I just hate the expectation and assumption over presents full stop - for weddings, christenings, baby showers - the lot... if someone wants to buy something nice - fine, but that's their choice. I guess I just feel that a gift not freely given is a meaningless gesture.

dilys4trevor Thu 14-Feb-13 13:53:19

My main problem with them (when self-organised) is they are so 'look at me, I'm having a baby, aren't I special?' But then again I really hate it when women get all princessy about birthdays too (if you don't go to a really expensive all day and night (or weekend!) celebration and stay out until 4am you get a bit of a cold shoulder....we're in our mid-30s FGS).

Tbh I do think wedding gift lists are a bit different. Weddings cost a helluva lot and are basically a day of free booze and grub in a lovely venue and you have been chosen to share the day. A gift is fair enough and it's fine for people to avoid getting tat they don't want. Having said that, we did a wedding gift list (can you tell?) and I must confess I DID get a bit grabby and was constantly checking with JL online to see which gifts people had bought. Am a bit embarrassed about it all now. blush. If I could go back I wouldn't do it again as I didn't like how weird I got about it.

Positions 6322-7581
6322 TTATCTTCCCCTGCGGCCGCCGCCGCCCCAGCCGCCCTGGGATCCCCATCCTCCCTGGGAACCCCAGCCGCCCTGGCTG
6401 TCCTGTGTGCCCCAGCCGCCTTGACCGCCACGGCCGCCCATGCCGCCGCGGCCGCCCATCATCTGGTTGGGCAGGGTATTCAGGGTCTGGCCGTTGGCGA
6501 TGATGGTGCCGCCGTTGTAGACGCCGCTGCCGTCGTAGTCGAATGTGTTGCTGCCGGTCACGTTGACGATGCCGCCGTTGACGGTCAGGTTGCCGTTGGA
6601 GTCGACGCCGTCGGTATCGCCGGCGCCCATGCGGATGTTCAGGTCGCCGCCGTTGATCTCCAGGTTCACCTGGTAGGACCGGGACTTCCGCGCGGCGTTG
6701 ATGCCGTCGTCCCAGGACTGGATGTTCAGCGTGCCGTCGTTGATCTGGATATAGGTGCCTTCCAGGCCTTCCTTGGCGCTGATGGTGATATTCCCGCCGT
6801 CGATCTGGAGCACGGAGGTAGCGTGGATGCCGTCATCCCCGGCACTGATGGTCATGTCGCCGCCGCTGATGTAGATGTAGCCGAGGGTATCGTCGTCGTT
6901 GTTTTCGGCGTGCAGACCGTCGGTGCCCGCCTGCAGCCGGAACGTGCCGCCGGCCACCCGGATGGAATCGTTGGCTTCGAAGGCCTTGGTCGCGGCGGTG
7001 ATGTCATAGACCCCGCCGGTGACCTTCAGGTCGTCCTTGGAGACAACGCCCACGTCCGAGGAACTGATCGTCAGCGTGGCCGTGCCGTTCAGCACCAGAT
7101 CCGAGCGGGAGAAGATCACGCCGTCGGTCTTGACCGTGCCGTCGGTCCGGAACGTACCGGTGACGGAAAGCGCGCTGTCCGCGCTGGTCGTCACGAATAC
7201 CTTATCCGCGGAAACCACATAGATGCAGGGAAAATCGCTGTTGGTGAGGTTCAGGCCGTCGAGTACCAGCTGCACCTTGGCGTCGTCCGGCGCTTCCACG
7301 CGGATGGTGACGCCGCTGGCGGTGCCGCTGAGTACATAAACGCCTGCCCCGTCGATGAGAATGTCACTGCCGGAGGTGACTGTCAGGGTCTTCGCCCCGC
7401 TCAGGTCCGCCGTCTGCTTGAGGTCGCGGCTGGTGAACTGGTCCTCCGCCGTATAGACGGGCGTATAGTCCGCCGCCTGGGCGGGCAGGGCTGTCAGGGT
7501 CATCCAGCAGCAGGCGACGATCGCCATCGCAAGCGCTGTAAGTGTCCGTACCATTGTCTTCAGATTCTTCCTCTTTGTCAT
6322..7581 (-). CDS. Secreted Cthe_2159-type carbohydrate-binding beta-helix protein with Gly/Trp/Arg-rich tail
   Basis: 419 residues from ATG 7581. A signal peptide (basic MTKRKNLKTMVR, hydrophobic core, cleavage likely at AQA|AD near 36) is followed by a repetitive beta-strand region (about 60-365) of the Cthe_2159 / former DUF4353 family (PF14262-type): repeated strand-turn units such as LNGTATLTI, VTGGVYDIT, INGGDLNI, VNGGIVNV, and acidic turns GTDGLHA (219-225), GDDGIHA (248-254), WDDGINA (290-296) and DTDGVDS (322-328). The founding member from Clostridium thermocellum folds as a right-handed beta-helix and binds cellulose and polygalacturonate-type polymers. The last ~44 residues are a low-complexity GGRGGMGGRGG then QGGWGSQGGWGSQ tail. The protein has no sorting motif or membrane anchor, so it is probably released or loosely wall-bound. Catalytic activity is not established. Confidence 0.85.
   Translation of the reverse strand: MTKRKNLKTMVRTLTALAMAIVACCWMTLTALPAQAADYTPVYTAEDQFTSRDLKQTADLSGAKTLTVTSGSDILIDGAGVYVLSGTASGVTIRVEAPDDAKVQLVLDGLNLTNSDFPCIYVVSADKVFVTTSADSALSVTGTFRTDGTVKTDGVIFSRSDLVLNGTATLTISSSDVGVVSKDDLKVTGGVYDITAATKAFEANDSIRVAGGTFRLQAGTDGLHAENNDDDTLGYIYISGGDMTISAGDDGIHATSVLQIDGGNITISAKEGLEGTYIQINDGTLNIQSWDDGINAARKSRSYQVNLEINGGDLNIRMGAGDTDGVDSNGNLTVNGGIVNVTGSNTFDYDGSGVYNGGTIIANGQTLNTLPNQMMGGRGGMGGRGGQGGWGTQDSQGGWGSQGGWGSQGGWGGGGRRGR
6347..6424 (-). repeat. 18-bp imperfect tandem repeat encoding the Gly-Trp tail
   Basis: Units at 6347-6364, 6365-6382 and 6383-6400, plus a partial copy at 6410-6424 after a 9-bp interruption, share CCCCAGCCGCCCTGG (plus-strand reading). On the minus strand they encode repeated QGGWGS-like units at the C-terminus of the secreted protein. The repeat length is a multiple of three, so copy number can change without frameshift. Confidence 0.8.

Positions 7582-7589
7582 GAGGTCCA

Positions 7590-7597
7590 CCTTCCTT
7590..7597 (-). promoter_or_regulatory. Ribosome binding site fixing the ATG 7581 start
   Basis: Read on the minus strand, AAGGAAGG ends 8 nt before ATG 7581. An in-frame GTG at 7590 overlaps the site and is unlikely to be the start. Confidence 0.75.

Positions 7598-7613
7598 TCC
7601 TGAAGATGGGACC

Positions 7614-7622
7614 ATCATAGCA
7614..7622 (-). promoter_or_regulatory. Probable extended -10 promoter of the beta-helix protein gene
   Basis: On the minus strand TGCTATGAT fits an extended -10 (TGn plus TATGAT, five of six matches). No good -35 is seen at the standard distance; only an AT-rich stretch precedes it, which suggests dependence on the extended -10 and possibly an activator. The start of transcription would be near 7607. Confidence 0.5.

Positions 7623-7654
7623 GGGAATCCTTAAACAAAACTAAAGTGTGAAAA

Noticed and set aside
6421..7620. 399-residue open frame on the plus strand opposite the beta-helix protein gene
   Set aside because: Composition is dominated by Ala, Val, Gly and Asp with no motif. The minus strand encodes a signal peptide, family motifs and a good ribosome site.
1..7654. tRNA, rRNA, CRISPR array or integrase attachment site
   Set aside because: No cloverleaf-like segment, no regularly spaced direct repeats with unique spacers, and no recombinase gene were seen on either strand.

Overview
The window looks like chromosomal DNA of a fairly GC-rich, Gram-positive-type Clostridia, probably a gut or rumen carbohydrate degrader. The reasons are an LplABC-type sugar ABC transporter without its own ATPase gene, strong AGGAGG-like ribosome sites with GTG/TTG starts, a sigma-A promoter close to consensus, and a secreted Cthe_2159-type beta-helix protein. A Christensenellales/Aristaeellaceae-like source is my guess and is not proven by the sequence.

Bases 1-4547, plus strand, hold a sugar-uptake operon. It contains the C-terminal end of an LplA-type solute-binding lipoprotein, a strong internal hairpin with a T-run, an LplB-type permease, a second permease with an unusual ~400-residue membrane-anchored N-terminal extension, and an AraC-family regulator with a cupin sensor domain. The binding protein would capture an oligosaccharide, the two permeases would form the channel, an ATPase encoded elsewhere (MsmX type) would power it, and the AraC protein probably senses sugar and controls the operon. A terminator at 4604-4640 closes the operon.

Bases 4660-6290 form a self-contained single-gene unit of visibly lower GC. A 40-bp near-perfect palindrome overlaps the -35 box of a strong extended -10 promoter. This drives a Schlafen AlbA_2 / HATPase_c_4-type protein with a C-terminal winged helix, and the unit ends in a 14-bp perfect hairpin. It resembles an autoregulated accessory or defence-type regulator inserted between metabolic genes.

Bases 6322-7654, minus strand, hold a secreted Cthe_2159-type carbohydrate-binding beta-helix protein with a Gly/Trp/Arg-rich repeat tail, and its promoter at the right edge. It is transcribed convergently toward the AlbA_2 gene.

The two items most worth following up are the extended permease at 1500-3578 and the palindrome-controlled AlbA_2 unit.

smellysocksandchickenpox Thu 14-Feb-13 14:20:06

I think baby showers have an important role in modern motherhood

In the past we lived much more closely surrounded by female peer support, but now we have to sort of artificially recreate that old support system with babyshowers, NCT, silly baby classes which are really just an excuse for mothers to spend an hour with other mothers cause the babies dont give a flying fuck what's going on, etc!